Thrifts considering a conversion from mutual to stock ownership may have a harder time giving local depositors first crack at the new shares.

The Office of Thrift Supervision ruled Dec. 17 that First Federal Savings Bank of America's local-depositor preference plan penalized customers who lived outside of the community.

The decision overturned an earlier order approving the thrift's decision to give local depositors first chance to buy First Federal's stock. It came in response to a lawsuit by the Thrift Depositors of America, a trade group that represents investors in mutual thrifts.

The group charged that directors at the Fall River, Mass., thrift have a self-interest in the local-depositor preference plan because they would get a chance to buy stock.

The provision "would have penalized those First Federal depositors who happened to live outside an arbitrarily defined region selected by First Federal's directors," said Murray A. Indick, a partner with Dechert, Price & Rhoads who represents the group.

In its Dec. 17 order, the OTS said it would need to further study the "reasonableness" of the local-depositor preference provisions. It said the thrift could file another application with more information about the plan. However, the thrift is not expected to refile, sources said.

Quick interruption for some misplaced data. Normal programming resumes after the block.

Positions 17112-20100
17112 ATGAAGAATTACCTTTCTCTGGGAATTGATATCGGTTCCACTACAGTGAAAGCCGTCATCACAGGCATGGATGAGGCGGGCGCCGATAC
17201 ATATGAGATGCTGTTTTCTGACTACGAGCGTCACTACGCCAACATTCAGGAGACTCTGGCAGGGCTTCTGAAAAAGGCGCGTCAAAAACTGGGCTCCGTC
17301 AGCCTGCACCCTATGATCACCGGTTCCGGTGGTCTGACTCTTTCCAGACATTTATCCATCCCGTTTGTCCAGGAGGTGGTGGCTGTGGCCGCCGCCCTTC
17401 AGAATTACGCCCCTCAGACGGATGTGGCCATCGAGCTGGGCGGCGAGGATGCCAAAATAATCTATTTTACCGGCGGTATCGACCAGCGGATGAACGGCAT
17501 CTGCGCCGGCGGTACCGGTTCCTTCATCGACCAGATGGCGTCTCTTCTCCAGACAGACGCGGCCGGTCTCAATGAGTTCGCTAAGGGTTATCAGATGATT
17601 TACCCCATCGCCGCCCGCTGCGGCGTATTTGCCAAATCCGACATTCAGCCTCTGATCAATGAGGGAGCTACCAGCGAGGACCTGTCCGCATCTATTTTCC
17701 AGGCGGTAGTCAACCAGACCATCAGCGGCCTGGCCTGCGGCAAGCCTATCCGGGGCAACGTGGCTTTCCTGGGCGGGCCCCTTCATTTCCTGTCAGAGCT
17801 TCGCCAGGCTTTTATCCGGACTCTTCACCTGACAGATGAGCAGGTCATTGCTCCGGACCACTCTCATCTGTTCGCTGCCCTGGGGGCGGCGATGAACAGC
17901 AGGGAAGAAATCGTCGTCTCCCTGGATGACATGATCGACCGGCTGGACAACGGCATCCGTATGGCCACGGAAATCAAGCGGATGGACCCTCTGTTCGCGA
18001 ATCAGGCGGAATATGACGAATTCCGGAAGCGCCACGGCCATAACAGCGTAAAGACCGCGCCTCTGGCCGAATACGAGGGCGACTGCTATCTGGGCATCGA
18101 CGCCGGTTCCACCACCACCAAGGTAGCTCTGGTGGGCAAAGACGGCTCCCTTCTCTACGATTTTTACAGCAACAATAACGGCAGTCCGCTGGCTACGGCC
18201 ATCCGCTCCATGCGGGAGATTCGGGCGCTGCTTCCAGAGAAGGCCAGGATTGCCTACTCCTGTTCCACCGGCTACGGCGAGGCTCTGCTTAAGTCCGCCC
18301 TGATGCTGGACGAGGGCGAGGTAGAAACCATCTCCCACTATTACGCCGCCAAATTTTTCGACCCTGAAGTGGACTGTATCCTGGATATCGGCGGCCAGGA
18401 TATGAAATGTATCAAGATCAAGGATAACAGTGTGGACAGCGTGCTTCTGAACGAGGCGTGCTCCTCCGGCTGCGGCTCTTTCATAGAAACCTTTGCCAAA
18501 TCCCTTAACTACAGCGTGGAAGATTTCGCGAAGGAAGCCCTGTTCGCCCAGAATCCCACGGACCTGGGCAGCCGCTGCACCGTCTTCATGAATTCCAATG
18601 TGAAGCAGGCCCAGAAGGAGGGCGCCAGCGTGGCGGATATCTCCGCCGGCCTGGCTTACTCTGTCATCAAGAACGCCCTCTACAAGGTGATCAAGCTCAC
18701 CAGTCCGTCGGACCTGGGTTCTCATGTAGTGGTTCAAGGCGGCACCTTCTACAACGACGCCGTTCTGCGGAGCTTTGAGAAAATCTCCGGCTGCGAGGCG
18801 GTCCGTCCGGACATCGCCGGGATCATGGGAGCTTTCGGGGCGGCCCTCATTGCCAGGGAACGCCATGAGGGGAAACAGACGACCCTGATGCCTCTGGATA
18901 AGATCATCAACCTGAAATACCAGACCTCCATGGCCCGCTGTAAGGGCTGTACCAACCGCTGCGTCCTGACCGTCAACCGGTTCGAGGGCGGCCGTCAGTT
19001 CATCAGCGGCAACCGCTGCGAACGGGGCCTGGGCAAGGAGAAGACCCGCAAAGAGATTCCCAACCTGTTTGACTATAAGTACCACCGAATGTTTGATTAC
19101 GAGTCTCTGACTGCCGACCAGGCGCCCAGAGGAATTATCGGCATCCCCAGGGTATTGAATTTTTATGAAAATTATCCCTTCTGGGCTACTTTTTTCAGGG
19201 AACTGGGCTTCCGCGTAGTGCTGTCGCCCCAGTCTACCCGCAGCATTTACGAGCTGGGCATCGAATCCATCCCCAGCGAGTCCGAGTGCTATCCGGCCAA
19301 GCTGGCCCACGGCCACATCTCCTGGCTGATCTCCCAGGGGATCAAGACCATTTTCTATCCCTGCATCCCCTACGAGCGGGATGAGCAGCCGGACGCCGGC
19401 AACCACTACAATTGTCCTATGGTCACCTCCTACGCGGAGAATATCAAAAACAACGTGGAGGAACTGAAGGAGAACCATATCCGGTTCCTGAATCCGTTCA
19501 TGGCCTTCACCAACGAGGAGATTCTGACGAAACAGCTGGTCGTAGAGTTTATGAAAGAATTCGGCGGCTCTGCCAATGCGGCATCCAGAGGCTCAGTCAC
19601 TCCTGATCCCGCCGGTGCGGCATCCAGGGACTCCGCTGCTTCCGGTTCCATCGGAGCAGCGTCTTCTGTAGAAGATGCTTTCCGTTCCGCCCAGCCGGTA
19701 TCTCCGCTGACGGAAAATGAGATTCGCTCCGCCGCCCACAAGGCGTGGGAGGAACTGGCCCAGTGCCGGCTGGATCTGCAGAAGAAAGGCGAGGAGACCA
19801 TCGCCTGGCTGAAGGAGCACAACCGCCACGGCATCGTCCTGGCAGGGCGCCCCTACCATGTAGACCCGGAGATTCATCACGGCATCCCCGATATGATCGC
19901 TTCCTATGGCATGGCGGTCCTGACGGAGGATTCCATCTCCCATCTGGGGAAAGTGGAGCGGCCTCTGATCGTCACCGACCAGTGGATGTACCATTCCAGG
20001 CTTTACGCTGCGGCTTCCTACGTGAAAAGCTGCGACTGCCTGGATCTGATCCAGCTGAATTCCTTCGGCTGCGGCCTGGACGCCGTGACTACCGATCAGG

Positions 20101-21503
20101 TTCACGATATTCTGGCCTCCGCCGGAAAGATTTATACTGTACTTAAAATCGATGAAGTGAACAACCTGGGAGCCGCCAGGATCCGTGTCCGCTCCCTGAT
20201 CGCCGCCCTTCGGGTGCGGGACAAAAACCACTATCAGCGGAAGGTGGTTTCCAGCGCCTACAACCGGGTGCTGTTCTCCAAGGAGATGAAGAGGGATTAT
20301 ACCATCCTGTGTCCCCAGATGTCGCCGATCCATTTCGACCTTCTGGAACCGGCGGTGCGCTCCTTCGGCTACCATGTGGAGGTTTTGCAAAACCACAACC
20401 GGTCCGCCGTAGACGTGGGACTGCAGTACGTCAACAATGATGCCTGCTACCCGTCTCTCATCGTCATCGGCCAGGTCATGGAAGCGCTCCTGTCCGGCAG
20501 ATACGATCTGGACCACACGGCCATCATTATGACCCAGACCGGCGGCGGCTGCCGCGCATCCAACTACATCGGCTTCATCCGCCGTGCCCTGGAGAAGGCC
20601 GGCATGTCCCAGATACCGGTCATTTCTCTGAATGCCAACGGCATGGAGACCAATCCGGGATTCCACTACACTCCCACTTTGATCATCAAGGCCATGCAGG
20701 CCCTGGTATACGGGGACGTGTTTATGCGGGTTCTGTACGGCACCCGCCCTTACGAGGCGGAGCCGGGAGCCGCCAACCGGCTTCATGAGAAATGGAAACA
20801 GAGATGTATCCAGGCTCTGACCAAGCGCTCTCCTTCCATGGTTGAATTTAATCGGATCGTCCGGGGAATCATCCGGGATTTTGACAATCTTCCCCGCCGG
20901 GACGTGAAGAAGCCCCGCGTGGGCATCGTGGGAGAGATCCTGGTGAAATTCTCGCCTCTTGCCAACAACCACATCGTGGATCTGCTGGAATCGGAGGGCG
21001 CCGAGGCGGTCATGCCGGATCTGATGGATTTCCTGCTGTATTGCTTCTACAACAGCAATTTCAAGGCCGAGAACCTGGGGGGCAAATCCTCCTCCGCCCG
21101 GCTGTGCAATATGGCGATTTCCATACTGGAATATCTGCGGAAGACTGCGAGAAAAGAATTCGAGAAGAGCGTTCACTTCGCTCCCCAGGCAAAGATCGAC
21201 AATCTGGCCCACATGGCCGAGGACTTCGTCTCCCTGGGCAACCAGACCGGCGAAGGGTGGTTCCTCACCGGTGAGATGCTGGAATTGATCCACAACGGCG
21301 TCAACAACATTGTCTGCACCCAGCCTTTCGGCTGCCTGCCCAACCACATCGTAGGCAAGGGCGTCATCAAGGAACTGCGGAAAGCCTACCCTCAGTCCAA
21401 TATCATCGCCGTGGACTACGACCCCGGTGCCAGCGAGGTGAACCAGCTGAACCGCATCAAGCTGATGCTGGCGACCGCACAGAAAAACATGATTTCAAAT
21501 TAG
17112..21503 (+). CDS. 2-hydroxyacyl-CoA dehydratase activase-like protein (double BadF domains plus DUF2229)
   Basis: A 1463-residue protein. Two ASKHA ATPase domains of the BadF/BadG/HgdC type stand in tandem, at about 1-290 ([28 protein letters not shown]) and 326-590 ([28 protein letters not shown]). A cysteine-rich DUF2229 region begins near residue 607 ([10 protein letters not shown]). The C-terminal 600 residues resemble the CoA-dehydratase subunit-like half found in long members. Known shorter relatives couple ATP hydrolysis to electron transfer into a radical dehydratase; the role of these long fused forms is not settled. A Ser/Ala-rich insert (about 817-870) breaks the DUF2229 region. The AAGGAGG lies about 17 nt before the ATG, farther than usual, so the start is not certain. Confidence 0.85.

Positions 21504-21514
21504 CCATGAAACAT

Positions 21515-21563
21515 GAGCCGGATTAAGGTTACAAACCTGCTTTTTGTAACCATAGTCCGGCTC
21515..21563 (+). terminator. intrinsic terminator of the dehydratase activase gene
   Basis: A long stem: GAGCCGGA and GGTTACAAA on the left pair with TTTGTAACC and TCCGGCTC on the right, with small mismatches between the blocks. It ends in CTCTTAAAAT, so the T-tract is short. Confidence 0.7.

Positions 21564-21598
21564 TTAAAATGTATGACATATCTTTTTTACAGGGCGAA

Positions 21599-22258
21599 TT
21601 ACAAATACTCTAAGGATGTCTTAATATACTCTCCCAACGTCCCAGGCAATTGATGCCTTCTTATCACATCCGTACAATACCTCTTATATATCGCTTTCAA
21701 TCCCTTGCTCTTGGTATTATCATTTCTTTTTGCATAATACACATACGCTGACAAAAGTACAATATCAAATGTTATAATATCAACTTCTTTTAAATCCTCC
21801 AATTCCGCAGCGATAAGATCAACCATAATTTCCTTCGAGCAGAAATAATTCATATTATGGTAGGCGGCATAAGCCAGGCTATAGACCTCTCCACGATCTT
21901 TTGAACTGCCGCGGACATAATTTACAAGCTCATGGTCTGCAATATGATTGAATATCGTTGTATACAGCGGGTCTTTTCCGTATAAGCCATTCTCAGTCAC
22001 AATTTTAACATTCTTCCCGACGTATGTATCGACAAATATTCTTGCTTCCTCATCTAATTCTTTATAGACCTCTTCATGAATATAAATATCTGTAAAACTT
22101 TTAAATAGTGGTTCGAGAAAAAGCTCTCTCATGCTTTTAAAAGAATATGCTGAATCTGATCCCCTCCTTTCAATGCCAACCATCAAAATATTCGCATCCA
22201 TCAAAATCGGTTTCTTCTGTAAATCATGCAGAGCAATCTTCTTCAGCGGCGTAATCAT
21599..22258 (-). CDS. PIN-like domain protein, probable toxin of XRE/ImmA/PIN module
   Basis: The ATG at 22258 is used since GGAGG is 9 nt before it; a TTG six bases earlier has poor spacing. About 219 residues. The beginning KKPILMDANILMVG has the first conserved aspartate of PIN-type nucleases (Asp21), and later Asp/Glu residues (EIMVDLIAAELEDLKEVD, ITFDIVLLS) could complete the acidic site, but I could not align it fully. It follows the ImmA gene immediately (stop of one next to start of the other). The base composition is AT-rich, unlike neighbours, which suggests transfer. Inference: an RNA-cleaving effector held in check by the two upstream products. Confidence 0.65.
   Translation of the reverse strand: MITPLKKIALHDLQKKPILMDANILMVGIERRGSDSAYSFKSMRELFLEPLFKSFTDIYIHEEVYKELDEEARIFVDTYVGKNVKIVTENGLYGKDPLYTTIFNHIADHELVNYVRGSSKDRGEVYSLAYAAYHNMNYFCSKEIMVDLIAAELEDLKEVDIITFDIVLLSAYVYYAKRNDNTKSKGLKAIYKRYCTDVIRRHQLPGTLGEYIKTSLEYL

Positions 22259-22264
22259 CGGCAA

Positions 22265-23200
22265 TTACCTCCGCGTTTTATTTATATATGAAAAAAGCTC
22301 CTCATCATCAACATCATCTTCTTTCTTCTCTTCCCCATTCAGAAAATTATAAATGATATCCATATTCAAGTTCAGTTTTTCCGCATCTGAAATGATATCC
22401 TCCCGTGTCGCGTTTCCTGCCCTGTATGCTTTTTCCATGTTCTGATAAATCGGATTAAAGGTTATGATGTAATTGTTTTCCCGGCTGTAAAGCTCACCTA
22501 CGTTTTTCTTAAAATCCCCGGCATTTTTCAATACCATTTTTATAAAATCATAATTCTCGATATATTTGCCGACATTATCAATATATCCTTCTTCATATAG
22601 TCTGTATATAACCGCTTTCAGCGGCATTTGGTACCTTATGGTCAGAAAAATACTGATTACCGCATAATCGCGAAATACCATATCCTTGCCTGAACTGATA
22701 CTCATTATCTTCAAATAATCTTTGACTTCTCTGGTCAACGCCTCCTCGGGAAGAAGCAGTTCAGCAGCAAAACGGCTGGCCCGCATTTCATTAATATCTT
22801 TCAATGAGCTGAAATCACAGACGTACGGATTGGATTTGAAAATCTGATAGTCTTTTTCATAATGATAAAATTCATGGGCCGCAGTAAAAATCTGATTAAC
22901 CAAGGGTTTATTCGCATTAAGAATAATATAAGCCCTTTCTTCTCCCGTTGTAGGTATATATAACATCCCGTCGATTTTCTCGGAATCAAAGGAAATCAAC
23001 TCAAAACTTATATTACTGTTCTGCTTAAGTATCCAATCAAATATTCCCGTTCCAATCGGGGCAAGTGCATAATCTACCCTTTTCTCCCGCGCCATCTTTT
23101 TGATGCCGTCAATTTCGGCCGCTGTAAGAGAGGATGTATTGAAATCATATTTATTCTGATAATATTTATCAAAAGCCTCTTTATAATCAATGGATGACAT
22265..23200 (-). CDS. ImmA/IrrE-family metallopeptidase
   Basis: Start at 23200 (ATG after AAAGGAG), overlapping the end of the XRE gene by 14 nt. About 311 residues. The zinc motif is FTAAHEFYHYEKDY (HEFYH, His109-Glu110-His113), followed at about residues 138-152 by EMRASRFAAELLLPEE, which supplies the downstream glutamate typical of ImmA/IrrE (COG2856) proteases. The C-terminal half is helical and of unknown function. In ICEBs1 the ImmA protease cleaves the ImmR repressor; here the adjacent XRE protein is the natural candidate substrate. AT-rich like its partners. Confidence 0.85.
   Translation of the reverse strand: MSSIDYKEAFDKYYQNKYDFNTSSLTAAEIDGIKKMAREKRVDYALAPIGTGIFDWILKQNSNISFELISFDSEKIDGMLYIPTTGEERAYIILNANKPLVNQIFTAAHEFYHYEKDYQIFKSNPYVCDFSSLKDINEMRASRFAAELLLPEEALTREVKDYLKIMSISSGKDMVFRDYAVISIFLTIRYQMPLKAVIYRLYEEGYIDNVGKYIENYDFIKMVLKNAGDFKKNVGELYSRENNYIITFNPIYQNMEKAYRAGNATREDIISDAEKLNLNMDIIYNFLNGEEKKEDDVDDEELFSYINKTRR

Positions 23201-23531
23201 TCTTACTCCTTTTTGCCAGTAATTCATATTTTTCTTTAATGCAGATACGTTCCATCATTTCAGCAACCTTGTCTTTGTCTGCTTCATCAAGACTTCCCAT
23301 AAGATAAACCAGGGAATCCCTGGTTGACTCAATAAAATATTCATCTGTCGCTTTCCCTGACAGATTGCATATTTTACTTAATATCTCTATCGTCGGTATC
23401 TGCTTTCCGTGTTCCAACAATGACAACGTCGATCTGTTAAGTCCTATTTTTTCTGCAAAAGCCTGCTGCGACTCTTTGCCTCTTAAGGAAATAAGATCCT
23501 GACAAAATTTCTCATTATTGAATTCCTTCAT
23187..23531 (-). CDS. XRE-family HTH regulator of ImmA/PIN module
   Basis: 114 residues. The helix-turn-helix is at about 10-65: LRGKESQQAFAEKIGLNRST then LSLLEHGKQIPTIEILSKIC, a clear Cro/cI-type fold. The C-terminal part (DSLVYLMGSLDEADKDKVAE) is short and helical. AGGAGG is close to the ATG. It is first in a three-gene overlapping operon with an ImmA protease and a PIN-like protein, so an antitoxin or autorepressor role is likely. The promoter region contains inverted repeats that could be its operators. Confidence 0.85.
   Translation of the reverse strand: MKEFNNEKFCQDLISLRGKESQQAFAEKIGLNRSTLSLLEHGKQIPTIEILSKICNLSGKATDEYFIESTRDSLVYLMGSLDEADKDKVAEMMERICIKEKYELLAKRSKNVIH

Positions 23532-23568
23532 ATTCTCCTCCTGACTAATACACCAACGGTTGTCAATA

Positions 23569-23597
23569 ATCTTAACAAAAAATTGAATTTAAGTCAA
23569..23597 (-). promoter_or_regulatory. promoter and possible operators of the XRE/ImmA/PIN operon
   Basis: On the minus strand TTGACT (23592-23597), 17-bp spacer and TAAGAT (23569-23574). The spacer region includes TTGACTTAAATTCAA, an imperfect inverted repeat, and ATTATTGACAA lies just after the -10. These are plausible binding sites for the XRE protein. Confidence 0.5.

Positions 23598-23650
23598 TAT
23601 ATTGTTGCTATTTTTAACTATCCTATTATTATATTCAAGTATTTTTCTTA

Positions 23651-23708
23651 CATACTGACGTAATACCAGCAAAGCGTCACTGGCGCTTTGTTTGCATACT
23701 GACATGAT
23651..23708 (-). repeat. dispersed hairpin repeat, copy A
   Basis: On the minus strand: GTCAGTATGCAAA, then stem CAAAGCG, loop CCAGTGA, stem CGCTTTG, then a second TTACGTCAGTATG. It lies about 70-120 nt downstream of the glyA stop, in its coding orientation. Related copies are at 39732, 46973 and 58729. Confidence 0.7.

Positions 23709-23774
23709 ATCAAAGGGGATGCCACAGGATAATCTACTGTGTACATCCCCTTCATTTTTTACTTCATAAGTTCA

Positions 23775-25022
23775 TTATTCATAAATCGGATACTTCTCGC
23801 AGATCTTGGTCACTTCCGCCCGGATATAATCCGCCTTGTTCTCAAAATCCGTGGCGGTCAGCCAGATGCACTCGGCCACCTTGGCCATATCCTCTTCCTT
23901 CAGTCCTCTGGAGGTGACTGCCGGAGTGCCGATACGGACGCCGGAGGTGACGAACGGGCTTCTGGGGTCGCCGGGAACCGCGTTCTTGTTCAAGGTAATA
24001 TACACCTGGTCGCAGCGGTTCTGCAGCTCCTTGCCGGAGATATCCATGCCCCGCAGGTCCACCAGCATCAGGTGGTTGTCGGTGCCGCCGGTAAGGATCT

Mr. Indick's group filed a similar suit in February after OTS approved a local-depositor protection plan for Pittsburgh-based Great American Federal Savings and Loan Association.

The lawsuit, the first legal challenge to local-depositor preference, was dismissed because stock orders from the plaintiffs were completely filled in the offering.

The OTS gave federal thrifts the option to adopt a local-depositor protection provision in mutual-to-stock conversions in 1994.

The rule was designed to address the activities of so-called professional depositors, who put money in mutual thrifts across the country in hopes of getting first dibs on stock when the institutions convert. They typically sell the stock shortly afterward, turning a quick profit.

Subscribe Now

Access to authoritative analysis and perspective and our data-driven report series.

14-Day Free Trial

No credit card required. Complete access to articles, breaking news and industry data.